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Re: declarative expressons in WF2

From: James Graham <jg307@cam.ac.uk>
Date: Mon, 26 Mar 2007 18:24:08 +0100
Message-ID: <460801B8.8020302@cam.ac.uk>
To: Dave Raggett <dsr@w3.org>
CC: Ian Hickson <ian@hixie.ch>, Sebastian Schnitzenbaumer <sebastian@dreamlab.net>, public-html@w3.org

Dave Raggett wrote:
> On Mon, 26 Mar 2007, James Graham wrote:
>> Ignoring the issue of whether a declarative syntax actually delivers 
>> on the claimed ease of use, I don't understand how is this target 
>> population of authors is supposed to develop the server-side component 
>> of their web-app? They could, of course, get a third party to 
>> implement that, but then why not also have that third party develop 
>> the client-side? I feel like I must be missing something trivial 
>> because my interpretation is that the proposal is aimed at a user base 
>> that does not exist.
> 
> The authoring tool is provided by a third party and includes support for 
> both client and server side resources, covering a range of use cases.

So I still don't understand. Myabe you need to point me at an example of the 
type of tool you have in mind so I can understand how it is expected to work. If 
our tool is implementing the server-side logic based on some sort of non-script 
user input, presumably it is generating script to run on the server. Therefore 
working hard to removing script from the HTML is not, in itself, very useful; it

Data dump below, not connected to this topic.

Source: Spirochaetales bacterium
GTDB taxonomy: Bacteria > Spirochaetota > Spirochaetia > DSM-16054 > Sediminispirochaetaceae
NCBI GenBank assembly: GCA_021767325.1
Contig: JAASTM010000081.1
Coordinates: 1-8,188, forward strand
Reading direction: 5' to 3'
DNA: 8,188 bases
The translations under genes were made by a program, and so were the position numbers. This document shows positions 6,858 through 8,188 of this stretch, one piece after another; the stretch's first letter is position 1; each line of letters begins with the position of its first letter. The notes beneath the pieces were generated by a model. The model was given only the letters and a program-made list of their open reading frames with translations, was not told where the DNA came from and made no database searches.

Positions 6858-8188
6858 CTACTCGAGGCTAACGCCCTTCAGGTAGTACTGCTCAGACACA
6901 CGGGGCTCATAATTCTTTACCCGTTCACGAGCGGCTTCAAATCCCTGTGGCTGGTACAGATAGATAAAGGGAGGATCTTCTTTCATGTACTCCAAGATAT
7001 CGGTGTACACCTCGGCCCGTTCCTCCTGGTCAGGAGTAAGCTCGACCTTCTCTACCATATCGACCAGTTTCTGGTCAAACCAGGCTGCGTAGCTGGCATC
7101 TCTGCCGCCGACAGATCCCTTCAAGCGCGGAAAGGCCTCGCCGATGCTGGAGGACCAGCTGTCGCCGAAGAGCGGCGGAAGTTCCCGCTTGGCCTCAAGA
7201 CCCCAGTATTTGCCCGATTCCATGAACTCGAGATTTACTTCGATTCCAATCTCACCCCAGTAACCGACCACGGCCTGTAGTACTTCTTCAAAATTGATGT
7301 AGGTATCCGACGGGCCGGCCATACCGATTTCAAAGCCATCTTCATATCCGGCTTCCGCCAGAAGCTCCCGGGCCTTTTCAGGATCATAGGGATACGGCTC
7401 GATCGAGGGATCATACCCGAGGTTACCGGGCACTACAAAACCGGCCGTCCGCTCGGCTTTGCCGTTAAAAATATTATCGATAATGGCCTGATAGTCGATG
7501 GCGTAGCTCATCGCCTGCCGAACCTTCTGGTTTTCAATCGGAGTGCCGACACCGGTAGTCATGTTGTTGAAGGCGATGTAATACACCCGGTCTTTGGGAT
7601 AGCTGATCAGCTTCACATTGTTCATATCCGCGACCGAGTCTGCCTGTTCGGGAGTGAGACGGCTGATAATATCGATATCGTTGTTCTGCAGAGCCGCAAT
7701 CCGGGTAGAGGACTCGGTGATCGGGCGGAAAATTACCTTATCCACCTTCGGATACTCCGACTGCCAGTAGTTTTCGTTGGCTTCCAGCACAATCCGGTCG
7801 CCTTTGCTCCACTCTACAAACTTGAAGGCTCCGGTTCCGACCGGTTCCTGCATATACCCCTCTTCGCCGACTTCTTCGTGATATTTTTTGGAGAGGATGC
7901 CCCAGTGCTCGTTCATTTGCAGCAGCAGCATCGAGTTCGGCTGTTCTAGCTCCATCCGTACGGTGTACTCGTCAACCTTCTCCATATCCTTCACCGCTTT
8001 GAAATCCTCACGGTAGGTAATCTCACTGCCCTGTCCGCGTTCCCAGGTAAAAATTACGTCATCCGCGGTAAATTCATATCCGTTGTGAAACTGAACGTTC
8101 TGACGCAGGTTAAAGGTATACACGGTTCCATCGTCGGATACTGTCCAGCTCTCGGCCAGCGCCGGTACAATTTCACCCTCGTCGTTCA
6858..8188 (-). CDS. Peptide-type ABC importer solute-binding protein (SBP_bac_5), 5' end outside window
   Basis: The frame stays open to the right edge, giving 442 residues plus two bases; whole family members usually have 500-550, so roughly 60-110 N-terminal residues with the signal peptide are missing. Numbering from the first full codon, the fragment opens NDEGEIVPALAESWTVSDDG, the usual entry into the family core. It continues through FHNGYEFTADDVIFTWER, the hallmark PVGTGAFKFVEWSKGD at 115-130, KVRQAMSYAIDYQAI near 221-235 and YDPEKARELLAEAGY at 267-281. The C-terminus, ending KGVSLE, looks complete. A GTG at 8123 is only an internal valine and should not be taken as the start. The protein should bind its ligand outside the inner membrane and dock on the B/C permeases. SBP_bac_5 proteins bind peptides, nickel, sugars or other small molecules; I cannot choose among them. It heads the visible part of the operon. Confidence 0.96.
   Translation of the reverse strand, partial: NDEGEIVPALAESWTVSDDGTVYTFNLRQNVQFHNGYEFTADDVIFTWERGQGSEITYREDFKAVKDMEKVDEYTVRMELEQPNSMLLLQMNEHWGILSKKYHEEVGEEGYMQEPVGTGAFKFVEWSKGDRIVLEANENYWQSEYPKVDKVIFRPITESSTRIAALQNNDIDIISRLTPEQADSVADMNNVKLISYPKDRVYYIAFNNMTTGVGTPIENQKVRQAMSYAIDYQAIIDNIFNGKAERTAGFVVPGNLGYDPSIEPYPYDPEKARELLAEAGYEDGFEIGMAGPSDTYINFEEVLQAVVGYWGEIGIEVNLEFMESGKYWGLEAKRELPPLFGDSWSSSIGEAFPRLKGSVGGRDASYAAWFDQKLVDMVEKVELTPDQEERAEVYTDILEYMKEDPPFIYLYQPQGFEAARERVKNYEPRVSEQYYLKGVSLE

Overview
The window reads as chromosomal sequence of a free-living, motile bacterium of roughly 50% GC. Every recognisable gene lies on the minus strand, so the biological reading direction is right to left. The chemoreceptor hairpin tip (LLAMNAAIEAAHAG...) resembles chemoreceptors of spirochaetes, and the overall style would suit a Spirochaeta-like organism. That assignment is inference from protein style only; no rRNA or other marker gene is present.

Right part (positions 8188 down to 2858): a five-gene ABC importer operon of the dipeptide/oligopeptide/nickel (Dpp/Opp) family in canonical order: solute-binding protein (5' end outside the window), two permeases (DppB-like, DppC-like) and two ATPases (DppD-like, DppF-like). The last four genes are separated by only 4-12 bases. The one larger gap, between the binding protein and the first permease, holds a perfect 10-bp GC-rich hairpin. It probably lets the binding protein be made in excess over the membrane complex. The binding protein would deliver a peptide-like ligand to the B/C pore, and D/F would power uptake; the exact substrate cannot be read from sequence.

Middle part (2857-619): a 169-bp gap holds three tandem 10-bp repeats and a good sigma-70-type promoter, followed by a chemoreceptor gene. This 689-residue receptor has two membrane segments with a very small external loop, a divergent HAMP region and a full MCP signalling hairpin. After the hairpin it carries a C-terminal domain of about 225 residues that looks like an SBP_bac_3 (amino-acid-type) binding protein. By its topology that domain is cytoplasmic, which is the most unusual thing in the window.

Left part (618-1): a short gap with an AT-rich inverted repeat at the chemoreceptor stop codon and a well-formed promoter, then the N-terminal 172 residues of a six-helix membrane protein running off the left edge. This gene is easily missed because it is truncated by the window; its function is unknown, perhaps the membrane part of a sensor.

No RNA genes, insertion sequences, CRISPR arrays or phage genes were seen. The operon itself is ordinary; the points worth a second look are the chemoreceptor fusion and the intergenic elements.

optimizes a tiny part of the overall application.

> The use of declarative representations allows the authoring tool to 
> recover the original context when the editor next loads the document. If 
> the application is largely defined in JavaScript, the editor won't be 
> able to map that back to something simpler for the non-techie author. 

This all applies to the server-side logic as well. In my vision of how such an 
application would work, HTML would, indeed, not be the editing format; the 
editing format would be something convenient for the application authors to save 
whatever state they need  for the particular functions their application 
provides (something we cannot hope to predict and should not try to cater for). 
The application would also have a "compile for web" function that would take the 
application-specific format and generate a combination of client-side and 
server-side code to implement the application.

> Authoring tools can make use of proprietary solutions for recording 
> declarative info, but this locks the author into that tool. Open 
> standards for declarative representations avoid that lock in, creating a 
> level playing field.

Of course this is an issue. But, as far as I can tell, your proposal only 
addresses a very very limited subset of the problem that would actually need to 
be solved.

-- 
"Eternity's a terrible thought. I mean, where's it all going to end?"
  -- Tom Stoppard, Rosencrantz and Guildenstern are Dead
Received on Monday, 26 March 2007 17:24:29 GMT

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